From what I’ve read you want to stay clear of the complete strut kits, I’d prefer to keep the stock coil spring and just replace the strut itself anyway as it’s cheaper and the spring is just fine.

Looking like it’ll be Monroe at this point unless anybody else has found high quality aftermarket solutions for front struts . Also, it seems the same Monroe strut are used as replacement for all model 200 S/C/Limited...
 

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You may be fine just replacing the struts. The springs are different (stiffer), but you may not notice any change in ride/handling firmness, especially in the 'seat of the pants' comparison test.
Going to the optional 19" wheels & tires would probably be a bigger factor in ride/handling quality.
Back in the day, I installed 'firm feel' struts in my Horizon. It made the car feel totally more enjoyable to drive. I knew that 'firm feel' was a package that included stiffer springs, bushings, sway bar, steering gear, etc., but the struts were all the difference I was looking for.
I got a 4-wheel alignment after a new set of tires on the 'S'. I felt that they had worn prematurely. Because they were Ectopias?
 
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You may be fine just replacing the struts. The springs are different (stiffer), but you may not notice any change in ride/handling firmness, especially in the 'seat of the pants' comparison test.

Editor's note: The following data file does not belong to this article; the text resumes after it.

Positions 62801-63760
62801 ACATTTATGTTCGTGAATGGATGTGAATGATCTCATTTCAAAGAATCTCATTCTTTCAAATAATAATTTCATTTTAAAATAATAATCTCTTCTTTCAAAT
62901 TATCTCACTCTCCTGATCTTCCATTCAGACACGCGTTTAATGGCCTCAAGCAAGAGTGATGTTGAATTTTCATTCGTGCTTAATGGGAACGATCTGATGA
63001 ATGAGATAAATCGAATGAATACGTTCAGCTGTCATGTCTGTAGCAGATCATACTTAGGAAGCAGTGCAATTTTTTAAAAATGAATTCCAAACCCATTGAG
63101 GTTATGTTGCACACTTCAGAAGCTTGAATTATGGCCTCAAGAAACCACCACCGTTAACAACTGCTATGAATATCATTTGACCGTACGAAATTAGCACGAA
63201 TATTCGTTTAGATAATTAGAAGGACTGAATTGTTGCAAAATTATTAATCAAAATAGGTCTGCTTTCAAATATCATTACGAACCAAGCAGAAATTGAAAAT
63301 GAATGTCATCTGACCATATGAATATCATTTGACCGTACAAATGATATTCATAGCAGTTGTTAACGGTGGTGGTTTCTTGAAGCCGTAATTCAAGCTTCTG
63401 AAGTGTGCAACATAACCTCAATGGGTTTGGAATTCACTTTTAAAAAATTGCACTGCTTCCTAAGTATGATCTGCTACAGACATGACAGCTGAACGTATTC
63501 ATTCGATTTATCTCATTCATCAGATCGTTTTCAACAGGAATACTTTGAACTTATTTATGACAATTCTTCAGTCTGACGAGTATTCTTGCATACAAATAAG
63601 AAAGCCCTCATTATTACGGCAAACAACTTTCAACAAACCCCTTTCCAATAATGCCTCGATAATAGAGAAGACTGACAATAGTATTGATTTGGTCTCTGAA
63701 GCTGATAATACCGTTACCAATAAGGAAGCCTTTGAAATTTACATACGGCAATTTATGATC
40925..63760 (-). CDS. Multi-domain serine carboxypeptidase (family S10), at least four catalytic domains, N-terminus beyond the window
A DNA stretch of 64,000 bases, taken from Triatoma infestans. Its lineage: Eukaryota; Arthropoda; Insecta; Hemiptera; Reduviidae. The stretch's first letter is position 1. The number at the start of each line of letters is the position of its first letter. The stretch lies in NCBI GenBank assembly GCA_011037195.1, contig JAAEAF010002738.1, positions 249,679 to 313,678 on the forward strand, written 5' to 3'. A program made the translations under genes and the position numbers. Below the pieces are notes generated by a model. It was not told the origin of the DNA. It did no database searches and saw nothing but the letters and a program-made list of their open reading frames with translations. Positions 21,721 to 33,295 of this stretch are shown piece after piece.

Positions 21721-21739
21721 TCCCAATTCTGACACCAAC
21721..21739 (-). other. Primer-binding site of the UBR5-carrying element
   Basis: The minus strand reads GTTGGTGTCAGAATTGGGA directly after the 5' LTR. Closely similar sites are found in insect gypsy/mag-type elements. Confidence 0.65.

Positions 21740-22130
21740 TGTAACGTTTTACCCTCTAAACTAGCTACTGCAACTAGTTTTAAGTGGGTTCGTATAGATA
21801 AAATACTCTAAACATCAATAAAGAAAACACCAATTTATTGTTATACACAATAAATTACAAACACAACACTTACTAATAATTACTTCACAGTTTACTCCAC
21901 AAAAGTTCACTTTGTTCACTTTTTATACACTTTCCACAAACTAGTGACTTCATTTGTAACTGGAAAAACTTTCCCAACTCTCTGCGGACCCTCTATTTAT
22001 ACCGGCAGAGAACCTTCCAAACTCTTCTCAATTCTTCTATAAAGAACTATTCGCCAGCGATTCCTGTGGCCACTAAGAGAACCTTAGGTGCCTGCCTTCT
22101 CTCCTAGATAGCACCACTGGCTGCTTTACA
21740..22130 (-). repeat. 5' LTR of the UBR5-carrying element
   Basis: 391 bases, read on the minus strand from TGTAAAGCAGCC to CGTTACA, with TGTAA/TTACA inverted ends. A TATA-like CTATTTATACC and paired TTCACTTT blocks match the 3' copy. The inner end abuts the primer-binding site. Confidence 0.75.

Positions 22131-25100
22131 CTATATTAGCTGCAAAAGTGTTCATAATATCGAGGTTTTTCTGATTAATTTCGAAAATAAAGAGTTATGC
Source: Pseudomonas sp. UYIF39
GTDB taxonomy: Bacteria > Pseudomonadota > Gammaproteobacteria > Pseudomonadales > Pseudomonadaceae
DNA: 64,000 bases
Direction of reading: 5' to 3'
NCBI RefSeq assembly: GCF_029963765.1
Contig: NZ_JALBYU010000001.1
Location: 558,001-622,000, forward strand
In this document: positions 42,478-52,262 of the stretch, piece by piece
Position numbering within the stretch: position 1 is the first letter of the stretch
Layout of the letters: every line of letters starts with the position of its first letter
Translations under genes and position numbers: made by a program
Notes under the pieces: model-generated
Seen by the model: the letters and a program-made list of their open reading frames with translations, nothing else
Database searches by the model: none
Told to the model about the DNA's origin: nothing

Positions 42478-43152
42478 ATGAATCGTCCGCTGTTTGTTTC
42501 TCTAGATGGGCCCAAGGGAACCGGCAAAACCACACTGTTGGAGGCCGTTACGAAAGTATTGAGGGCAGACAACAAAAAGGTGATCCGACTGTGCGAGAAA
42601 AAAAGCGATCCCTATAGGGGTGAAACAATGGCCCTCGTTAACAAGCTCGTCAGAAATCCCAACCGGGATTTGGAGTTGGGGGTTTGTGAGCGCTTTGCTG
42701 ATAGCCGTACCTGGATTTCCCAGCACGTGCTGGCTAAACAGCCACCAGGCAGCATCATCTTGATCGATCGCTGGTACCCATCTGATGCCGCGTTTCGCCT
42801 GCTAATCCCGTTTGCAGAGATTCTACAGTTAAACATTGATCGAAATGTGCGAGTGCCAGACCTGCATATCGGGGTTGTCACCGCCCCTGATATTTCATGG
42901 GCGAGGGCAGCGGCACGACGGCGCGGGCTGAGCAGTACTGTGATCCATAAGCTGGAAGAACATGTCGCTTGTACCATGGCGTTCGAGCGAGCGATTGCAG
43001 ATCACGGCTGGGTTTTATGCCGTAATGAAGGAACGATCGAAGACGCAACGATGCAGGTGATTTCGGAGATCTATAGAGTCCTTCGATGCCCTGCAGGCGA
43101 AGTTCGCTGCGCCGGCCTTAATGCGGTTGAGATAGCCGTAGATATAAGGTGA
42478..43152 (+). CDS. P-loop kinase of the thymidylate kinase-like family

Going to the optional 19" wheels & tires would probably be a bigger factor in ride/handling quality.
Back in the day, I installed 'firm feel' struts in my Horizon. It made the car feel totally more enjoyable to drive. I knew that 'firm feel' was a package that included stiffer springs, bushings, sway bar, steering gear, etc., but the struts were all the difference I was looking for.
I got a 4-wheel alignment after a new set of tires on the 'S'. I felt that they had worn prematurely. Because they were Ectopias?
The stock struts, currently at 120k miles, have been leaking for some time and at this point I’d say are entirely blown. I know replacing the struts will solve the issue, my question is where to source aftermarket front struts other than the Monroe OE Spectrum, if any exist. That being higher quality than Monroe such as Bilstein etc. If you notice the design on the Bilstein B4, B6, B8 struts... visually look much more robust with larger arm for shock absorber.